There's no doubt that The Twilight Saga: New Moon will rise to the top of the domestic box office again over the coming long holiday weekend.
But Warner Bros. should peel more than a few young males away from that picture's female-driven fan frenzy to support the opening of martial-arts action movie Ninja Assassin. And Disney looks likely to post an even more lucrative session to nab one of the medal positions in the weekend's box-office rankings with family-friendly comedy Old Dogs, starring John Travolta, Robin Williams, Seth Green and Kelly Preston.
A third new title this weekend -- the Weinstein Co.'s big-screen adaptation of the Cormac McCarthy novel The Road -- had been intended as a wide release until recently knocked back to a limited bow in about 100 locations. Like the other new releases, Road will unspool Wednesday to get a head start on the Thanksgiving holiday.
Summit Entertainment executives figure that New Moon will avoid a precipitous drop in its sophomore session for two reasons: Many students and adults will have Friday off, and many young girls are already heading back to the theater for repeat viewings of the vampire-romance sequel.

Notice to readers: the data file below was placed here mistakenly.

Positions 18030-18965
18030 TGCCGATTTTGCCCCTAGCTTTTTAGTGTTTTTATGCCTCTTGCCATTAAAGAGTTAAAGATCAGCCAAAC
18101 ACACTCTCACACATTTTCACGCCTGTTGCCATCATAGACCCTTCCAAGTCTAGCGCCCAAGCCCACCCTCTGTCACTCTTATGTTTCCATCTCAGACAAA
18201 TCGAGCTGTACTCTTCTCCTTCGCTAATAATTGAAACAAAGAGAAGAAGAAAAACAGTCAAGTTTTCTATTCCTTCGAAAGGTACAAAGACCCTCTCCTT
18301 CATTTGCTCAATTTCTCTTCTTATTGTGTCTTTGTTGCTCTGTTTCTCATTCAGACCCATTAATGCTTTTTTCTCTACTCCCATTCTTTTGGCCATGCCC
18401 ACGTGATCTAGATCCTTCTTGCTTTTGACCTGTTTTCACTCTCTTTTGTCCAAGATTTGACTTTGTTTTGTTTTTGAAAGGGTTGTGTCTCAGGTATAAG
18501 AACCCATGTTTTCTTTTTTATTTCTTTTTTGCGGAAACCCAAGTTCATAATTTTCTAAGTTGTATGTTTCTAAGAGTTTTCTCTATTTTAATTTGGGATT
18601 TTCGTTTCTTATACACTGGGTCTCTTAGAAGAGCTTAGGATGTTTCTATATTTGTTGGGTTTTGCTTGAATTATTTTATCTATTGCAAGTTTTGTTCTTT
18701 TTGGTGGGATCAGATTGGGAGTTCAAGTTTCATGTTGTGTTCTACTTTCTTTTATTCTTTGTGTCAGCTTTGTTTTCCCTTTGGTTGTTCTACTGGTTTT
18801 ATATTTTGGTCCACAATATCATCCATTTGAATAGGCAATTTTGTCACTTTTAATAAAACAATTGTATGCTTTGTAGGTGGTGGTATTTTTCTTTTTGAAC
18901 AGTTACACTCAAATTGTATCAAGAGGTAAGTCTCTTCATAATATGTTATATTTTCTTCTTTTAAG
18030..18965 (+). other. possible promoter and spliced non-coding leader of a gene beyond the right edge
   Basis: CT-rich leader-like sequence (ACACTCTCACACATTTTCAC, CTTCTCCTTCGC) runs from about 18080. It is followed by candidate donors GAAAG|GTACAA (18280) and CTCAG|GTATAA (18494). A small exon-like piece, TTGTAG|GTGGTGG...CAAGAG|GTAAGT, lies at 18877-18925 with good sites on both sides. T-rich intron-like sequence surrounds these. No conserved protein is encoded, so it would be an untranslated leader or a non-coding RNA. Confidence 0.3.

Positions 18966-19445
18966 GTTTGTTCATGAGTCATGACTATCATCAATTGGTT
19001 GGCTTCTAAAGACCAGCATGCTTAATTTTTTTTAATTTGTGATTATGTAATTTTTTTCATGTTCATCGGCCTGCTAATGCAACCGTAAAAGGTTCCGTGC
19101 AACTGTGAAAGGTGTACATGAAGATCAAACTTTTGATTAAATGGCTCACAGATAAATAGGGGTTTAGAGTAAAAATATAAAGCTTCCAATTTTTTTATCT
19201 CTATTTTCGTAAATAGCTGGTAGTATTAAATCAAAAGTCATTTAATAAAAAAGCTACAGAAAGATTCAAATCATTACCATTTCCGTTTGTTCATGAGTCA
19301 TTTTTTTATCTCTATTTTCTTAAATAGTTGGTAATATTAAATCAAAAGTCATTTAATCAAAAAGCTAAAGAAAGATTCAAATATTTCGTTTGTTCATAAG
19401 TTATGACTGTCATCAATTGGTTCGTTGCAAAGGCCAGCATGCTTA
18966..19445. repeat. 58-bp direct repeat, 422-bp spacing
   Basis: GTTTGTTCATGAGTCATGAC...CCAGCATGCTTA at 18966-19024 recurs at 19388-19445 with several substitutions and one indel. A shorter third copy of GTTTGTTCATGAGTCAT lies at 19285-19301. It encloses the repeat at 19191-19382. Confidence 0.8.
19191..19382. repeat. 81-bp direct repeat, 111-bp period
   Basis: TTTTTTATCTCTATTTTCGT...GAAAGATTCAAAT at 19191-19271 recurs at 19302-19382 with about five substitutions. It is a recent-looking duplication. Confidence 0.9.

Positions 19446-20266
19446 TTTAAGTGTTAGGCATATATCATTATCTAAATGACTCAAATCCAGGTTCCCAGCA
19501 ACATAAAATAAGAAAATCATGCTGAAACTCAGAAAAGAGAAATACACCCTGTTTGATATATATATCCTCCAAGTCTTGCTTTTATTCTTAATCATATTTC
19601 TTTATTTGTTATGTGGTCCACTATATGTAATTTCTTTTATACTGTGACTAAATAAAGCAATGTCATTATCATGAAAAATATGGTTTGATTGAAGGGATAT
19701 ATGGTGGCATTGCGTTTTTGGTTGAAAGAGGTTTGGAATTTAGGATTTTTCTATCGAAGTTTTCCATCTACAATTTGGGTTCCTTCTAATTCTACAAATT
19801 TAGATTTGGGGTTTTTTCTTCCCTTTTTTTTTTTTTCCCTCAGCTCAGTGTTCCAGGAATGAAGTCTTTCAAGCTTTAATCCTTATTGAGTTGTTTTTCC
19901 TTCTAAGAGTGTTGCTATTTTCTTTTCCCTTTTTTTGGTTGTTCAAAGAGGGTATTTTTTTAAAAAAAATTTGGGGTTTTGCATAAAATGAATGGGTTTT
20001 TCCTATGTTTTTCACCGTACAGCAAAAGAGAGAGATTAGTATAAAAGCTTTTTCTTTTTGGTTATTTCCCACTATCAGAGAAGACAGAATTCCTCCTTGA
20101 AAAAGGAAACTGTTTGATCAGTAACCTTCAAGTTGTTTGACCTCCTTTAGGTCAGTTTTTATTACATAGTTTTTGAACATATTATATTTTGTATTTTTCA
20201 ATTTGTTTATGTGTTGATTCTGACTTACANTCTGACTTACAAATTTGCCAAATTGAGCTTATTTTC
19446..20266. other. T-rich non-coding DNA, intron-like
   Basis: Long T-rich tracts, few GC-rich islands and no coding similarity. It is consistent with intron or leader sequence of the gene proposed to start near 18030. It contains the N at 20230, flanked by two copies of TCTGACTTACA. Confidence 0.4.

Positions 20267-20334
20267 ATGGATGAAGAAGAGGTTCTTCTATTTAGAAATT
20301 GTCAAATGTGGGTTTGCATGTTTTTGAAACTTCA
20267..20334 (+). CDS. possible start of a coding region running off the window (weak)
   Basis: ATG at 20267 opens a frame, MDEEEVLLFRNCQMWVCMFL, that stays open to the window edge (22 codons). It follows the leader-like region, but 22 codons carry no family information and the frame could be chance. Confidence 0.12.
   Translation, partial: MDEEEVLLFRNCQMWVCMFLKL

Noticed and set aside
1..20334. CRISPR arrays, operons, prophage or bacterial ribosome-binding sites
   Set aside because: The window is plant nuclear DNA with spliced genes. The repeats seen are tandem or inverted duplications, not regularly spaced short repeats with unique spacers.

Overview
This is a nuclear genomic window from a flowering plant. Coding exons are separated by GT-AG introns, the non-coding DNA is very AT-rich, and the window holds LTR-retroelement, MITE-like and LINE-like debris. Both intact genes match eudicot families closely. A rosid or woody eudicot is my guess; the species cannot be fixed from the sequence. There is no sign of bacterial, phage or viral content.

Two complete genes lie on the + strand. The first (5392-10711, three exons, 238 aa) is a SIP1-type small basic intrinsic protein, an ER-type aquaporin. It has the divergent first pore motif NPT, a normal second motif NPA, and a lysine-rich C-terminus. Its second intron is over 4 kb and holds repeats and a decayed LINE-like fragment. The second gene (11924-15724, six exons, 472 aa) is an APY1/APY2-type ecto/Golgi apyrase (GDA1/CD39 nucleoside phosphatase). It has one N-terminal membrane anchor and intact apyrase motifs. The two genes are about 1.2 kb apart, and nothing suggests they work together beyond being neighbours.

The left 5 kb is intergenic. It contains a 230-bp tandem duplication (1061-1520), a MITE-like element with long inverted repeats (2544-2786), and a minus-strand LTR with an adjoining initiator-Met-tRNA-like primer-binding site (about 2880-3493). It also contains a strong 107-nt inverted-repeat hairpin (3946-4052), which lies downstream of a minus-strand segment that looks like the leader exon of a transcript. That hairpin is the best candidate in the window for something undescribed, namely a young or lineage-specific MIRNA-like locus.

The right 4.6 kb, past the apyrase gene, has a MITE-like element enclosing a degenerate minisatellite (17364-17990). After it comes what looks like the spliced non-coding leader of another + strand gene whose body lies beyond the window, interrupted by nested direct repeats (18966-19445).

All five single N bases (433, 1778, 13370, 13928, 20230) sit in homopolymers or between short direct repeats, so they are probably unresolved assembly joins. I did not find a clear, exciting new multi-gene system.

New Moon is poised to run away with the weekend box-office crown again, with a three-day haul of $60 million or so.
PG-rated Dogs, directed by Walt Becker (Wild Hogs), is showing good traction with family patrons and older moviegoers in pre-release tracking surveys. Its broad tone is just the sort of comedy that has performed best of late.
The film with at least a shot at besting Dogs for the weekend silver medal is a holdover title. Warners' Sandra Bullock-starring The Blind Side, which opened at No. 2 last weekend with $34.1 million. Blind Side should be able to top $20 million in Friday-Sunday coin this session. Dogs also should fetch more than $20 million during the weekend and at least $30 million for its first five days.
Rated R, Ninja gives James McTeigue a first feature directing credit after extensive second-unit work, and its producers include Andy and Larry Wachowski (The Matrix). Rick Yune (The Fast and the Furious) and Korean superstar Rain (Speed Racer) top the effects-laden movie's ensemble cast.
Ninja looks likely to register well into the teen millions this weekend and just a bit higher for the five-day span.
Rated R for extreme violence, The Road stars Viggo Mortensen and big-screen newcomer Kodi Smit-McPhee as a father and son trying to survive in a post-apocalyptic world, with Australian John Hillcoat directing.
Despite early buzz as an awards-consideration candidate, the gritty drama will have to take a longer road to potential riches. There was no immediate indication when Weinstein will widen Road to more screens, and that decision could hinge on how it performs this week.
Year to date, 2009 is running 5.4 percent ahead of the year-earlier period, with $8.98 billion in industry box-office grosses through last weekend.